A federal judge is allowing a lawsuit challenging Georgia's current voting system to continue, even as the secretary of state's office is reviewing proposals to replace it.
Judge Amy Totenberg denied the state's request to dismiss the case, brought by a group of election integrity advocates and concerned Georgia voters.
In the ruling, Totenberg said that "rapidly evolving cybertechnology changes and challenges have altered the reality now facing electoral voting systems and Georgia's system in particular," and that the motion to dismiss the case "completely ignore[s]" that reality.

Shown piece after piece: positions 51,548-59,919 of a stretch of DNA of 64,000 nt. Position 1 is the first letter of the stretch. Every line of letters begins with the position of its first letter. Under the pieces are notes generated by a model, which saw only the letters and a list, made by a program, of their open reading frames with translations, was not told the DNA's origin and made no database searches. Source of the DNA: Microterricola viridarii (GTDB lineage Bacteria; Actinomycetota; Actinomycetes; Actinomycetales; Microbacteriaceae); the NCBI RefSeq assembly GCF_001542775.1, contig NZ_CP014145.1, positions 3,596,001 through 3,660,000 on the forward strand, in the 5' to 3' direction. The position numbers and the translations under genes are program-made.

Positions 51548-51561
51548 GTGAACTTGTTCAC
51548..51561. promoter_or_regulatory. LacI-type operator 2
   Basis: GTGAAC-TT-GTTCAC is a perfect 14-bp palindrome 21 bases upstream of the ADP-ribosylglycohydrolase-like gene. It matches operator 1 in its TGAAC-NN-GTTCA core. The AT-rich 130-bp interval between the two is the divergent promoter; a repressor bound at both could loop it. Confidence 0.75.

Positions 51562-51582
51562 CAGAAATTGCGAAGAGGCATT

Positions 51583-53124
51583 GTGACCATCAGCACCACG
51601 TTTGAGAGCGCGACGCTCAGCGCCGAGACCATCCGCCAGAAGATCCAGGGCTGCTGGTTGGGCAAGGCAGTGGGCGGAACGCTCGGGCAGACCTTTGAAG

In September, Totenberg said the 27,000 touchscreen direct-recording electronic machines currently used are at risk of cyberattck or other threats, and said thate elections officials "buried their heads in the sand" when it came to those potential threats.
Lawyers for the state argued that the lawsuit was no longer valid because of a new law signed this session that overhauls election code and provides for a new system by the November 2020 election cycle, but there are still several special and local elections that will be conducted on Georgia's current machines before then.
Secretary of State Brad Raffensperger's office is reviewing several responses to its Request for Proposals to replace the outdated system. The new voting machines will incorporate a paper ballot element that lawmakers and elections officials say will make the voting system more secure and modernized.
Read the 61-page order below.